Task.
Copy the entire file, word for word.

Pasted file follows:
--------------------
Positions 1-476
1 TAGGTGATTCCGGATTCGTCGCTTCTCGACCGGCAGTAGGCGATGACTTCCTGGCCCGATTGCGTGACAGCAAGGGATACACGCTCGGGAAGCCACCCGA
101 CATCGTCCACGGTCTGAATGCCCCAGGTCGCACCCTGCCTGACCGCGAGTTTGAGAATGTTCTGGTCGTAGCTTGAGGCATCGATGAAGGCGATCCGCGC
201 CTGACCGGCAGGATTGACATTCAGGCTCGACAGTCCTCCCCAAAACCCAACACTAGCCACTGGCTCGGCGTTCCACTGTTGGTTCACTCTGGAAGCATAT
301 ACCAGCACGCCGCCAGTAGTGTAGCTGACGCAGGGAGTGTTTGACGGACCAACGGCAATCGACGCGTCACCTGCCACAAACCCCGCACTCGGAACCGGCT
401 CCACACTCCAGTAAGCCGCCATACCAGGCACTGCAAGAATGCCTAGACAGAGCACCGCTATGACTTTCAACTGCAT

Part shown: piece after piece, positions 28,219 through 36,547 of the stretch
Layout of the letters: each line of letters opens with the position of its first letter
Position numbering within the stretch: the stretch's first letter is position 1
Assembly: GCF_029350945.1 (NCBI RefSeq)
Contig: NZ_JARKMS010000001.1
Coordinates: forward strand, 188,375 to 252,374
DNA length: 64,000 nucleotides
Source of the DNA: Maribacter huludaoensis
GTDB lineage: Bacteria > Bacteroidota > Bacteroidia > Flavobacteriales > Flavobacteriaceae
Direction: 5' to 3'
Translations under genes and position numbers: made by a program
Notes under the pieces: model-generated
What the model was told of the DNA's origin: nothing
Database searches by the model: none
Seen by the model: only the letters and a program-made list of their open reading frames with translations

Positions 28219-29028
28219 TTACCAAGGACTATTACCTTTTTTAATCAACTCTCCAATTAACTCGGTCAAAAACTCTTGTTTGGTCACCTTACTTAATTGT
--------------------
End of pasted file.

Positions 1-476
1 TAGGTGATTCCGGATTCGTCGCTTCTCGACCGGCAGTAGGCGATGACTTCCTGGCCCGATTGCGTGACAGCAAGGGATACACGCTCGGGAAGCCACCCGA
101 CATCGTCCACGGTCTGAATGCCCCAGGTCGCACCCTGCCTGACCGCGAGTTTGAGAATGTTCTGGTCGTAGCTTGAGGCATCGATGAAGGCGATCCGCGC
201 CTGACCGGCAGGATTGACATTCAGGCTCGACAGTCCTCCCCAAAACCCAACACTAGCCACTGGCTCGGCGTTCCACTGTTGGTTCACTCTGGAAGCATAT
301 ACCAGCACGCCGCCAGTAGTGTAGCTGACGCAGGGAGTGTTTGACGGACCAACGGCAATCGACGCGTCACCTGCCACAAACCCCGCACTCGGAACCGGCT
401 CCACACTCCAGTAAGCCGCCATACCAGGCACTGCAAGAATGCCTAGACAGAGCACCGCTATGACTTTCAACTGCAT

Part shown: piece after piece, positions 28,219 through 36,547 of the stretch
Layout of the letters: each line of letters opens with the position of its first letter
Position numbering within the stretch: the stretch's first letter is position 1
Assembly: GCF_029350945.1 (NCBI RefSeq)
Contig: NZ_JARKMS010000001.1
Coordinates: forward strand, 188,375 to 252,374
DNA length: 64,000 nucleotides
Source of the DNA: Maribacter huludaoensis
GTDB lineage: Bacteria > Bacteroidota > Bacteroidia > Flavobacteriales > Flavobacteriaceae
Direction: 5' to 3'
Translations under genes and position numbers: made by a program
Notes under the pieces: model-generated
What the model was told of the DNA's origin: nothing
Database searches by the model: none
Seen by the model: only the letters and a program-made list of their open reading frames with translations

Positions 28219-29028
28219 TTACCAAGGACTATTACCTTTTTTAATCAACTCTCCAATTAACTCGGTCAAAAACTCTTGTTTGGTCACCTTACTTAATTGT